Apple posted a statement to their hot news Web site yesterday responding to vocal environmental critics Greenpeace, Inc. In A Greener Apple, Steve Jobs provides an update on the state of Apple's environmental record, identifying "how far along Apple actually is in removing toxic chemicals from its products and recycling its older products.
The Apple Core
Apple technology keeps gaining respect in the executive suite, with businesses and in the data center. Jason O'Grady and David Morgenstern deliver critical news and penetrating analysis that managers need to succeed.
Jason D. O'Grady
Jason O'Grady is a journalist and author specializing in mobile technology. He has published six books on Apple and mobile gadgets and his PowerPage blog has been publishing for over 18 years.
David Morgenstern has covered the Mac market and other technology segments for 20 years.
In my last installment of "An iPod in every room" I reviewed the iHome iH36W under cabinet iPod player. In today's installment I want to look at another room that is a prime candidate for the iPod – the bedroom.
One of the biggest omission from Macworld Expo in January was lack of iLife and iWork updates. Apple has been updating their software suites annually in January, but decided to skip iLife and iWork '07 at Expo in lieu of a large iPhone splash.
Whenever Apple releases a software update you sometimes have read between the lines to get the whole story. Late Friday Apple quietly released the mysterious Battery Update 1.
Apple yesterday released Battery Update 1.2 (244kb) which "updates battery firmware and improves battery functionality" for the following Apple notebooks:MacBookMacBook (Late 2006)MacBook Pro (15-inch)MacBook Pro (15-inch Glossy)MacBook Pro (15-inch Core 2 Duo)MacBook Pro (17-inch)MacBook Pro (17-inch Core 2 Duo)The update requires Mac OS X 10.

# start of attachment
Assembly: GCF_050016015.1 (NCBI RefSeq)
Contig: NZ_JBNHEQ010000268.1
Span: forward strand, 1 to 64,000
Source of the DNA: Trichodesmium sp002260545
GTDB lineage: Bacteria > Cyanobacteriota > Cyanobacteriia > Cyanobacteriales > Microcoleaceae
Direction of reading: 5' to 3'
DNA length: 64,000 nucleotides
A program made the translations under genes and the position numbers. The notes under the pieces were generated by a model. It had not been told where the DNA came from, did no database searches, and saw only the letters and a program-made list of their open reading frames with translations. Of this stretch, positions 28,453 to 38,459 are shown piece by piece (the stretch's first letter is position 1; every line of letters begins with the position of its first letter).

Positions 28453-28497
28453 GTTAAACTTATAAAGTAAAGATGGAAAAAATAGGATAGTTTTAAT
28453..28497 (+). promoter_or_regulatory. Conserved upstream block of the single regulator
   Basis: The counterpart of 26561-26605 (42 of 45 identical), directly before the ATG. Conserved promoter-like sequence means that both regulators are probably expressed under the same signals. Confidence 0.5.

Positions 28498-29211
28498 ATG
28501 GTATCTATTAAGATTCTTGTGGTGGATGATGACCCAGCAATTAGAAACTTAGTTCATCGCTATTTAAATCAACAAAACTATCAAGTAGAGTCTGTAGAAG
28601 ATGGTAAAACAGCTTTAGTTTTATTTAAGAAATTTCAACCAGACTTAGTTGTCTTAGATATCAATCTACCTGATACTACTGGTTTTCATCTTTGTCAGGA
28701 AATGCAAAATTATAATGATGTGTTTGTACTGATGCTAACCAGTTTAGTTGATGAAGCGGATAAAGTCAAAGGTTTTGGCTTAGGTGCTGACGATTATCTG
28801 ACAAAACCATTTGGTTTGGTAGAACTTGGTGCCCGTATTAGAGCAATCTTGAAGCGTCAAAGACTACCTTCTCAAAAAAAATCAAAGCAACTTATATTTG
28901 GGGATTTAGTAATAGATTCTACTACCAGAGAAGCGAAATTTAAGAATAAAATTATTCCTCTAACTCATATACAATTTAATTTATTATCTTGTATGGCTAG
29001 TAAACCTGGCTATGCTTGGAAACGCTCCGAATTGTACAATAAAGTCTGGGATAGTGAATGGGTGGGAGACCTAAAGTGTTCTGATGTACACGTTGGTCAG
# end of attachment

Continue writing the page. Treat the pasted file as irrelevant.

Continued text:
Despite all their talk in the Q2 2007 conference call about moving to "subscription-based accounting" for iTunes and Apple TV, head honcho Steve Jobs has once again dismissed the idea of Apple offering an iTunes subscription service.The latest denial comes in the form of a statement Jobs gave to Reuters in an interview after Apple reported quarterly results on Wednesday.
If you haven't been following the hack of the Safari Web browser on a MacBook Pro there are some details that you should know.First, as I reported on Wednesday the attack is not native to the Macintosh.
In their quarterly conference call with analysts (replay link), Apple announced a record March quarter reporting an 88 percent increase in profits and a 21 percent increase in revenue. Much of the jump was attributed to lower component costs, specifically flash memory used in the iPod.
On Monday I reported on a Safari vulnerability that was exposed at a security conference - as it turns out, the vulnerability also affects PCs running Windows as well. Hackers Dino Dai Zovi and Shane Macaulay were able to hijack a MacBook Pro as part of the "PWN to OWN" contest at the CanSecWest security conference in Vancouver, British Columbia.
According to the Wall Street Journal (subscription req'd) former CFO and Apple board member Fred Anderson said that he "warned Chief Executive Steve Jobs about accounting implications associated with the backdating of stock-options grants."Anderson made the remarks about Jobs in a statement filed by his attorney today after agreeing to settle SEC charges for his alleged role in the scandal.